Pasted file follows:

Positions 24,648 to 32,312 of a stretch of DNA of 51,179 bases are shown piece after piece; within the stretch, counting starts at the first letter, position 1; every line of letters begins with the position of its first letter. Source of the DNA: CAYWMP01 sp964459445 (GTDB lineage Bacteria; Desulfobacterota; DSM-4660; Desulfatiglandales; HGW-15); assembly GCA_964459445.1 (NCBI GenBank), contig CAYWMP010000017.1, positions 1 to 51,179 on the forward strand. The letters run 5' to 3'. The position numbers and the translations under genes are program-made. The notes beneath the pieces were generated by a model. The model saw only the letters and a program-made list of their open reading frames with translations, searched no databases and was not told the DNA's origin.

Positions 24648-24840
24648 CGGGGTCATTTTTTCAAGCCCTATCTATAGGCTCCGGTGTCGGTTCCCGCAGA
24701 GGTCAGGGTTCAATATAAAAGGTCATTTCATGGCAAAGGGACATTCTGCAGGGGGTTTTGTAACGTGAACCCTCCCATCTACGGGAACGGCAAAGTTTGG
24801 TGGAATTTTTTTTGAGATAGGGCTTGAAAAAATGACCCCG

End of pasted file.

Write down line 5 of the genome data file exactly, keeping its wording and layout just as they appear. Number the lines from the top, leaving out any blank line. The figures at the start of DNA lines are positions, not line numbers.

24801 TGGAATTTTTTTTGAGATAGGGCTTGAAAAAATGACCCCG